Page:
Bob Vylan // Rattlesnake // CurbDawgz // Live Review // O2 Institute 3 // Birmingham
It’s just a part of my routine at this point to rush to the train station and run over to Birmingham for shows (come on cov, get more gigs). Tonight, I was back in the birthplace of metal once again, but this time for Britain’s best new Punk act Bob Vylan, who were headlining the o2 Institute 3 while out touring their latest release The Price Of Life. Supports for the night were Rattlesnake and CurbDawgz.
Up first was Rattlesnake, a Psychedelic Punk 5 piece from my home turf of Coventry. While it took a song for the band to warm up and the room to fill out, it wasn’t long until they found their groove. With great vocals and instrumentals, I think Rattlesnake will be a seriously great band, they just need that little bit more experience. Still, a great opening set, If you’re into Psychedelic Punk, give them a shot, definitely a band to keep an eye on.
Next up were the main supports, Curbdawgz, a 5 piece of oi-punk/hardcore project. With an incredibly energetic set, filled with blast beats, mic grabs and crowd surfing from the band’s vocalist. Despite how good the band were, they weren’t really to my taste, I’ve just never been a fan of the style of punk they play. This isn’t a critique of the band, as they did put on a great set, but it’s just not my cup of tea. If you’re a fan of the Oi-punk/hardcore punk scene you’ll love CurbDawgz though.
After constructing a classic British pub as a stage, we finally had the headline act, the band I would class as the most important to modern British Punk, Bob Vylan. I’ve always admired the band’s approach to punk, and the focus on both systemic issues but also self-improvement, so when they started the set with a series of stretches and meditation, it felt right at home. After the warm-up, the audience were treated to an incredibly tight performance from the duo, with my personal highlight being Take That from their latest album The Price of Life. One thing that caught me off guard though was the lack of live instruments aside from drums and an acoustic guitar during one of the two performances of He Sold Guns. While Bobby manages to make up for the lack of energy, it still felt as if something was missing due to this. Finally, the impact of hearing some of these songs live was indescribable. During a time of financial crisis for so many working people, hearing songs that perfectly encapsulate the sadness, anger, pain and confusion that so many across the country are living through is a surreal experience. These songs are genuine art.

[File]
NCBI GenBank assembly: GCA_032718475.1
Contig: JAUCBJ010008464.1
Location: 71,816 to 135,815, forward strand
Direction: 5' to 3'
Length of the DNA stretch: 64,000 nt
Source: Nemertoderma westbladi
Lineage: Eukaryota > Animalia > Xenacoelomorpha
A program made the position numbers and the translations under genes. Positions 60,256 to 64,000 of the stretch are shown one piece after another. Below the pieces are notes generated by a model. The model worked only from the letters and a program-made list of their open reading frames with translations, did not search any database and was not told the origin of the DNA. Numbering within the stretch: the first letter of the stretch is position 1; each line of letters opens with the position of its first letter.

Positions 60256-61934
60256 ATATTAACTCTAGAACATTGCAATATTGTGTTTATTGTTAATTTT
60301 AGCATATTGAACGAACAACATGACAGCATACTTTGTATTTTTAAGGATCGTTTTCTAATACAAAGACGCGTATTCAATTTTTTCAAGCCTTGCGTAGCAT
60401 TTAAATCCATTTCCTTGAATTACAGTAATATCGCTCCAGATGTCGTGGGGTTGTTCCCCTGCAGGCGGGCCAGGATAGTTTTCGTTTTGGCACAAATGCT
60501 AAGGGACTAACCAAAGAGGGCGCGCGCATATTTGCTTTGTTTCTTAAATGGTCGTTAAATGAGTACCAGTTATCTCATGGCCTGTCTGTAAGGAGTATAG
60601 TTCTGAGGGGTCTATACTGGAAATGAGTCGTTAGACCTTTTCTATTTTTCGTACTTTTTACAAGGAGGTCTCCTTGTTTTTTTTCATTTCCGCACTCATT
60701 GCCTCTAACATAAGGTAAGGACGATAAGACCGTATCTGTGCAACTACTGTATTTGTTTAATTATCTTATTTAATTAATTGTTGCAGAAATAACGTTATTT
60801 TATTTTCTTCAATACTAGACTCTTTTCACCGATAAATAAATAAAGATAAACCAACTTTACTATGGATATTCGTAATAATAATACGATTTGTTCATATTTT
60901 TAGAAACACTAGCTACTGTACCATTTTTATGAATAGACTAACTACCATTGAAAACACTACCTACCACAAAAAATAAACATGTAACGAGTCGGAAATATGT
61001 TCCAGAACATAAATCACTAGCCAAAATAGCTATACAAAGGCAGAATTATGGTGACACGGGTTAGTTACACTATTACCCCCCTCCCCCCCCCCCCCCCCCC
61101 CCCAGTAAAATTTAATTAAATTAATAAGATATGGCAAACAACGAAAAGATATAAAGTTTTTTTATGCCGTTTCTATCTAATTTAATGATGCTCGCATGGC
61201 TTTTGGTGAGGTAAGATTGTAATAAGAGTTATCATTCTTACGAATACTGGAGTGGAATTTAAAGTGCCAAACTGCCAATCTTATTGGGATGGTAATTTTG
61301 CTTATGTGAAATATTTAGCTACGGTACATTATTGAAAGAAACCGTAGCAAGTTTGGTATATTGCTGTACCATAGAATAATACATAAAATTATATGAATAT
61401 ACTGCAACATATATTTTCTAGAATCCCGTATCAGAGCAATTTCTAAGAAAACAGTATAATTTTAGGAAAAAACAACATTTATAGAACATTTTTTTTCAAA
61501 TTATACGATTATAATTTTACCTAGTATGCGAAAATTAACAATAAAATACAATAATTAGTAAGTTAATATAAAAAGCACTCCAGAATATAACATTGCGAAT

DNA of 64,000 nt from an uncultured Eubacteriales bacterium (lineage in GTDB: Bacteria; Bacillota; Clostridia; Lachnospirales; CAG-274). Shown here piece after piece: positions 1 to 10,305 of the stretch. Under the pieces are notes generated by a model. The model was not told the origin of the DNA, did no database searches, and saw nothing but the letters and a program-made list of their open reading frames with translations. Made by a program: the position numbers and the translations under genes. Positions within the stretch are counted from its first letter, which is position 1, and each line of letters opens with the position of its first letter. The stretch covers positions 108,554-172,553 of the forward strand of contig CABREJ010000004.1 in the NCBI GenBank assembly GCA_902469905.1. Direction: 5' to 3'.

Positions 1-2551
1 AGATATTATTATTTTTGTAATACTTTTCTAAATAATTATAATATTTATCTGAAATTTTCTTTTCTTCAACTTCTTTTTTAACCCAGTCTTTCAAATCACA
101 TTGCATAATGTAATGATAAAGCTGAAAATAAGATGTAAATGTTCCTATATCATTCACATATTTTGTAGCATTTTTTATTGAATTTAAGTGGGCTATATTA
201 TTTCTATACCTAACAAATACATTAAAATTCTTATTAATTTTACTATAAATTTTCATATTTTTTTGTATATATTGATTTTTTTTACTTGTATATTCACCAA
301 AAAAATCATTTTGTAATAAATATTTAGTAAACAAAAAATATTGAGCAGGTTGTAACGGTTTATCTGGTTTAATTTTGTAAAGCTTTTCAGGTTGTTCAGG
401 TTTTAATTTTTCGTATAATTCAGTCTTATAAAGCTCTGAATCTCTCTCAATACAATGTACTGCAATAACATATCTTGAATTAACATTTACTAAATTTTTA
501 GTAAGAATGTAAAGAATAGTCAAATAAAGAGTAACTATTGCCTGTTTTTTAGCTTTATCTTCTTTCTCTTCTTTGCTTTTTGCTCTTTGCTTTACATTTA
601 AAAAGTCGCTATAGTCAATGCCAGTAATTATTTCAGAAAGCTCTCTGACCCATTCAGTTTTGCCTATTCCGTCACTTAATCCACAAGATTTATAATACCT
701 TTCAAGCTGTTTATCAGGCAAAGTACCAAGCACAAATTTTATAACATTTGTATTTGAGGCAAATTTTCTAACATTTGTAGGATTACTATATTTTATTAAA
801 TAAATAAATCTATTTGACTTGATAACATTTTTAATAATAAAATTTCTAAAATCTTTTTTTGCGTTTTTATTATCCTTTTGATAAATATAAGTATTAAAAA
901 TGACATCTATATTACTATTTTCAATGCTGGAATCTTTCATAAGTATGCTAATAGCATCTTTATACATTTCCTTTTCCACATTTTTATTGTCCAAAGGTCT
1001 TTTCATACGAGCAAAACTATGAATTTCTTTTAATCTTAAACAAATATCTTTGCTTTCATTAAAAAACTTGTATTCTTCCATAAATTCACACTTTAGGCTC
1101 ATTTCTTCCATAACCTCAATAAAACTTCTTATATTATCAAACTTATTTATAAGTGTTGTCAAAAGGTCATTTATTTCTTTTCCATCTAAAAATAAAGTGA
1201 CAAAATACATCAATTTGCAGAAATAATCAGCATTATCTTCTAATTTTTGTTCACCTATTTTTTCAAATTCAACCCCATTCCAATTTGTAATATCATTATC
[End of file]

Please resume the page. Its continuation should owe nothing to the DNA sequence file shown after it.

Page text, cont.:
As I set off back for my train, it was a weird feeling for me. I didn’t have that post-gig buzz, I didn’t have that energy from being in a collective all experiencing a shared interest. Instead, I left angry. Angry with the conditions and system that we’re forced to live under despite the damage it causes to our physical and mental health. The music made me feel like this shows that Bob Vylan not only achieves exactly what they set out to do, but truly is the birth of a new wave of punk within Britain, and I’m glad I’m seeing it first-hand.